Frances and I got home from our visit to Gable End this afternoon at 4.30 p.m. and the first thing to greet me as I opened the front door was the longed-for sight of letters from you, three of them, dated 2nd and 30th July and 27th August and a postcard of 6th August. After the desert of three letterless months, this is indeed an oasis! Let’s hope it is a preview of the green and pleasant land of peace and reunion. First to answer your points in your letters. I was extremely glad to hear that you have received the January parcel and that the shoes are a success. Pity about the soap and chocolate combining! That is the Red Cross packing centre’s fault, not mine. I was also very interested to read that you have been considering domestic design and furnishing. There are so many fascinating ideas and possibilities opening out nowadays and it would be lovely if we could take advantage of some of them. I’m afraid Felmersham won’t lend itself to anything very revolutionary, but some day, if we really are well off enough to build ourselves a house to measure, we’ll have some great fun and make it really smashing. Meanwhile, we are lucky to have a house at all. I expect you will have lots of ideas for improvements when you get back, perhaps things will be a bit easier then and we shall be able to carry some of them out. Your people are making a very good job of Gable End with minor unobtrusive adjustments which greatly improve the comfort without spoiling the old-world atmosphere. They have built porches at the back and front doors, put in a nice deep sink in the wash-house and other small items. But to return to your letters – You must have been glad to meat Jeans, who had been with Leslie at the beginning of the year. You will doubtless have heard from your people that he is on the shelf again, it looks as though it may be a longer job this time and of course we are hoping he may be sent home, he certainly deserves it. Bunty heard today that Stewart may be home after Christmas for interviews prior to being shot off somewhere else, the obvious thing is for you to return too, to a grand family reunion! In the letter of 27th August you say you are not getting any fiddle practice and I can imagine that you miss it and time hangs on your hands. I wonder why it is that you can’t practise, lack of space, I presume. I’m awfully sorry about it. I do hope you have got some food parcels and that your stocks are built up again now that the cold weather has set in. I just dread to think about it, when we have so much over here. I am gradually laying in stocks of things that will do you good and build up your strength again, I’ll soon have you as fit as a fighting cock again. You mention that Frank P. thinks his wife may be out of the ATS. I’m afraid I know nothing about her, I wrote to Olga as you asked to enquire about her when Frank hadn’t heard for such ages, but I suppose Olga didn’t welcome such enquiries from outsiders, for she never replied to my letter and I don’t suppose it’s any good writing again. There is only one way I know of to get out of the ATS, but I hope for Frank’s sake that she has found another, if it is true she has left. How very sad for Louis den Boer that his fiancee [sic] has died, the Dutch must have been going through a terrible time altogether. I do wish you were able to tell me where your present camp is, but I suppose that is not allowed. Two of your letters had chunks censored out, which Frances thought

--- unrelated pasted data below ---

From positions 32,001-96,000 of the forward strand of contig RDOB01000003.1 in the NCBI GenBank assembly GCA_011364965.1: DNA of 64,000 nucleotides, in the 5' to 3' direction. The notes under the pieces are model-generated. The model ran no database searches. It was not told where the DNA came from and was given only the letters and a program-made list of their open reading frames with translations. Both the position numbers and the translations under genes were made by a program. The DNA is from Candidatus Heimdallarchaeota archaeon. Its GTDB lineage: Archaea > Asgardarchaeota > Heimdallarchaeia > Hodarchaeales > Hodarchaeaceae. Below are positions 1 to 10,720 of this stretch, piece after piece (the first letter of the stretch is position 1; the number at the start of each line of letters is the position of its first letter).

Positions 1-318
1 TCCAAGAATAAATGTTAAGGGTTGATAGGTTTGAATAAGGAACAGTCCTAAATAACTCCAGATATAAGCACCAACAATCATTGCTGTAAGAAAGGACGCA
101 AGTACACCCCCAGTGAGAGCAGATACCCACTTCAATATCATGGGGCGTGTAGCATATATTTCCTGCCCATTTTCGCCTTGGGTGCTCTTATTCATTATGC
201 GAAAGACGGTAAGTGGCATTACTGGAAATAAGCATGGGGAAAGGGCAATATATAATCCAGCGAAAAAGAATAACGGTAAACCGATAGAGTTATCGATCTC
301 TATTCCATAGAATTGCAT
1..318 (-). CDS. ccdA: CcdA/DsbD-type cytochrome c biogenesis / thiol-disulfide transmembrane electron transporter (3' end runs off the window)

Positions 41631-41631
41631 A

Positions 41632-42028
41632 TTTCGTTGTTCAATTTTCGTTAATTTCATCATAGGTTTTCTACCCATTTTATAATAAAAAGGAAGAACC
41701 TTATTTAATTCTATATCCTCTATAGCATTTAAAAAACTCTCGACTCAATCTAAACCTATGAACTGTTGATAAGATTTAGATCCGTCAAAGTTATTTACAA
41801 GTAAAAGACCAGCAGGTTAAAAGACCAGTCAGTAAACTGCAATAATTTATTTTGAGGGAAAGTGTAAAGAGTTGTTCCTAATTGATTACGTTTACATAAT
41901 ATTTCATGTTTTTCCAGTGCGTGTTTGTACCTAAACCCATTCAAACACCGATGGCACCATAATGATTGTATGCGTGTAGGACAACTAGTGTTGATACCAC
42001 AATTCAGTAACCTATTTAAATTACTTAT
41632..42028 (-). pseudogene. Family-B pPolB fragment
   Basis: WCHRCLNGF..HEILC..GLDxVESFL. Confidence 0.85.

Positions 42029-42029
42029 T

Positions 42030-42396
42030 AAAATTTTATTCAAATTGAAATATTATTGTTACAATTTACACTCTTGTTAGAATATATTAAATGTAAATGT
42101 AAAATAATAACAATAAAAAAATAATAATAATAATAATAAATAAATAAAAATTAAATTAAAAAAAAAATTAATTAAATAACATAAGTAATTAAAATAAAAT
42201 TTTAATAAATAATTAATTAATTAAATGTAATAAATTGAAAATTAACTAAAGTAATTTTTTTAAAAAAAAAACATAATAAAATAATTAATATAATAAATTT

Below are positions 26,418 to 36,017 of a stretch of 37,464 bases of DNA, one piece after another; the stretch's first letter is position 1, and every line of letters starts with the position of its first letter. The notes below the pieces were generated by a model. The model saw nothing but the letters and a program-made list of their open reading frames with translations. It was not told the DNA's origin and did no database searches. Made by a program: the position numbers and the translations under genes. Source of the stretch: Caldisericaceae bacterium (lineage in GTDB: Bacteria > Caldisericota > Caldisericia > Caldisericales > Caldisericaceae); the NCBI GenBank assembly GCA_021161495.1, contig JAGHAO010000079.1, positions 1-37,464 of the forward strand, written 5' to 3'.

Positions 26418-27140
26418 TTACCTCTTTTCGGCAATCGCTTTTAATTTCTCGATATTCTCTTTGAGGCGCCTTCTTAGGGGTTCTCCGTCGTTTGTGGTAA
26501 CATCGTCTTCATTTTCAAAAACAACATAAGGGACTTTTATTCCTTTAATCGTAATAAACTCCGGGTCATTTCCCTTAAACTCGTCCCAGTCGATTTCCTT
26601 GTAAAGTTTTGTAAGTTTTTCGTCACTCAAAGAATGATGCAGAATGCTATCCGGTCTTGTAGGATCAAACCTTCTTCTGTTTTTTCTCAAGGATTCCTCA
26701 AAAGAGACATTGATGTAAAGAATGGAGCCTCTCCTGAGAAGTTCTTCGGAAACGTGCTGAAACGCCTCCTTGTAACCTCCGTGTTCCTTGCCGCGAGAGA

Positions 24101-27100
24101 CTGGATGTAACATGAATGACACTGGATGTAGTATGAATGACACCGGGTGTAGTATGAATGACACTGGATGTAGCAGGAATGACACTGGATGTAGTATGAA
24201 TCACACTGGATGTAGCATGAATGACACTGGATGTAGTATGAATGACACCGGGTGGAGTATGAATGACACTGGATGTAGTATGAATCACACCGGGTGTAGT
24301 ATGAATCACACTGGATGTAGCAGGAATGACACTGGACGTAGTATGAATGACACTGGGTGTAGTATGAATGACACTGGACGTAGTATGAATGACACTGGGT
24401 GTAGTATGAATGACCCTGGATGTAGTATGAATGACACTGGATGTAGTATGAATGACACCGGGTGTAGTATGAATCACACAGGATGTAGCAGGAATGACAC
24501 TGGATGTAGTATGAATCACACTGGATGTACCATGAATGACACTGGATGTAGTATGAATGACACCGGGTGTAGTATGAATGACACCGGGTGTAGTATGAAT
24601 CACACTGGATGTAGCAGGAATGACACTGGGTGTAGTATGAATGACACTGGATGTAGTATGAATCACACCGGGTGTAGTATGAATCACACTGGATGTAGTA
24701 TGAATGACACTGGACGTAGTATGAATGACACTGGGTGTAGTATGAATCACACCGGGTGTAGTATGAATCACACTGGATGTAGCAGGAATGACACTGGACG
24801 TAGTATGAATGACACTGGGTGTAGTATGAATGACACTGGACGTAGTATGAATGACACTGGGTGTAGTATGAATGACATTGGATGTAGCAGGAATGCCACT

[page break]